Cisco Blogs


Cisco Blog > Security

Cisco’s onePK Part 2: Reaching out to a Network Element

Exordium

In the previous installment of the onePK series, you received a crash course on Cisco’s onePK. In this article, you’ll take the next step with a fun little exposé on onePK’s C API. You will learn how to write a simple program to reach out and connect to a network element. This is staple onePK functionality and is the foundation upon which most onePK applications are built.

Preambling Details

The following short program “ophw” (onePK Hello World), is a fully functional onePK application that will connect to a network element, query its system description, and then disconnect. It doesn’t do anything beyond that, but it does highlight some lynchpin onePK code: network element connection and session handle instantiation. This is the foundational stuff every onePK application needs before useful work can get done. Read More »

Tags: , , , , , , , , , , ,

5 Areas of ROI on Data Center Security

As data center operations managers and business owners analyze their budgets to uncover economic headwinds, the importance of deriving ROI from each purchase and initiative is considered.
To better understand the costs and benefits of the Cisco Secure Data Center Solution, we engaged with analyst firm Forrester to interview and study one of our customer’s data center security implementation. Here are five areas of ROI that were uncovered in this study:

20% reduction in security threats
The customer noted the reduction in port scanning attacks, denial of service attacks, SQL inception attacks and others. The security team can now spend much more time keeping business systems at optimal performance levels versus reacting to security issues post incident.

25% less time spent mitigating each issue
With automated firewall rules sets, the security team now spends far less time reacting to individual issues and manually updating policies.

50% reduction in help desk calls
A smooth implementation allowed the customer to install additional security without impacting end users.

25% in hardware cost savings
With the ability to cluster multiple modules on a single hardware blade, the customers expects to avoid having to make additional hardware purchases for up to three years. Additional savings stem from having a highly efficient datacenter footprint that will be realized in terms of energy and backspace savings.

Upgrading tasks 50% faster
Built in security means that the network topology does not have to be retrofitted to accommodate security. The customer can now complete installation, expansion and upgrade tasks 50% faster, meaning that IT security teams can concentrate on more strategic functions instead.

Many times as InfoSec professionals, it can be difficult to associate security investments with ROI, but in today’s world the savvy professional will see that by doing so, it will help to gain funding for other parts of the business you have been dying to invest in.

We’ve created an infographic that illustrates these issues that datacenters face today and how a comprehensive security system can help: Additionally, for more news and discussions, head over to @SecDatacenter or Secure Data Center Trends

Tags: , ,

Summary: Friend or Foe? When IoT Helps You Get Hacked by Your Security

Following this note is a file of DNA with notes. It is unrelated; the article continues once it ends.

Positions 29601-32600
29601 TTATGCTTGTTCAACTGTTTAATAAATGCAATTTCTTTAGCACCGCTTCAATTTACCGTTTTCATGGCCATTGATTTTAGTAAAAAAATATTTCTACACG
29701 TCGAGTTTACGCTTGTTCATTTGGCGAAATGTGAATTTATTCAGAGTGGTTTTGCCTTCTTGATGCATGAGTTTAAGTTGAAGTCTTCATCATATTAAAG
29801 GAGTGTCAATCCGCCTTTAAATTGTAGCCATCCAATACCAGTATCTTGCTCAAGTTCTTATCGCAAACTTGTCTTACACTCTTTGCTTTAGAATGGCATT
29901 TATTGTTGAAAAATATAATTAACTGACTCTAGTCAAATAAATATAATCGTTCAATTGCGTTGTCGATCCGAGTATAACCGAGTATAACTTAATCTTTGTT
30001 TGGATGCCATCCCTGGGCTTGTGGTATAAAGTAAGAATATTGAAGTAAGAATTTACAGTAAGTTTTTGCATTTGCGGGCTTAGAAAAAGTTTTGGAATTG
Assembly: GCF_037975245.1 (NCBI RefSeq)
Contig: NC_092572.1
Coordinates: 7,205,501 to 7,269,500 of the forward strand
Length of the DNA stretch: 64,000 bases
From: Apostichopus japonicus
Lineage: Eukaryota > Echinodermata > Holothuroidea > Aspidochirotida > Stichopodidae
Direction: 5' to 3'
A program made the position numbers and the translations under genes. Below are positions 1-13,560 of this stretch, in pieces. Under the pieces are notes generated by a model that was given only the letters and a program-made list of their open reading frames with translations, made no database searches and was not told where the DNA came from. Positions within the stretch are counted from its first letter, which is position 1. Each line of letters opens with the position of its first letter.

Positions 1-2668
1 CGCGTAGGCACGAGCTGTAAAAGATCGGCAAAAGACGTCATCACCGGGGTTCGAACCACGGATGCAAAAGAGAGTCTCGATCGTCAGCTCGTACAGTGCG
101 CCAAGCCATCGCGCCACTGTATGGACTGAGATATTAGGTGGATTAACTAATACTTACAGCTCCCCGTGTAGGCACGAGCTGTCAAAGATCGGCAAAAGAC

August 14, 2013 at 5:00 am PST

Businesses of all types and sizes stand to benefit greatly from the Internet of Things (IoT), with a wealth of intelligence for planning, management, policy, and decision-making that will help them maximize productivity and efficiency while minimizing costs. However, if not properly protected by integrating it with a solid network security solution, the consequences can be devastating. Read More »

Tags: , , , , , , , ,

Friend or Foe? When IoT Helps You Get Hacked by Your Security

August 8, 2013 at 6:00 am PST

IoT Needs Physical and Network Security 4Earlier this year, the number of connected devices reached the 10 billion mark, surpassing the world’s human population, and experts expect that number to reach 50 billion over the next two years. This phenomenon, known as the Internet of Things (IoT), comprises a highly distributed model of connected objects, devices, and sensors that are used to communicate data. Everyday products can then use that data to analyze, plan, and make intelligent decisions. While IoT promises to fundamentally change our daily lives, arguably the most significant impact of IoT will be to the business world.

While consumers will enjoy new levels of connectivity with IoT, businesses will receive the lion’s share of the benefits. IoT will usher in a wealth of intelligence that businesses can use for planning, management, policy, and decision-making that will help them maximize productivity and efficiency while minimizing costs. In fact, some of these business applications already exist. For example, by connecting their cameras to the network, retailers can use analytics tools that can help them improve customer service, understand traffic patterns, and enhance inventory decisions. Read More »

Tags: , , , , , , , ,

July, a Busy Month for Breaches

This month has been particularly prevalent for the loss of personal information. At the beginning of the month it was reported that Club Nintendo had been breached with the personal data of up to 4 million stolen by attackers [1]. Subsequently, the forums of Ubuntu were hacked with the loss of 1.82 million usernames, passwords and email addresses [2]. Additionally, Apple have announced that their developer website has had an unknown amount of personal data stolen [3].
Read More »

Tags: , , , , , ,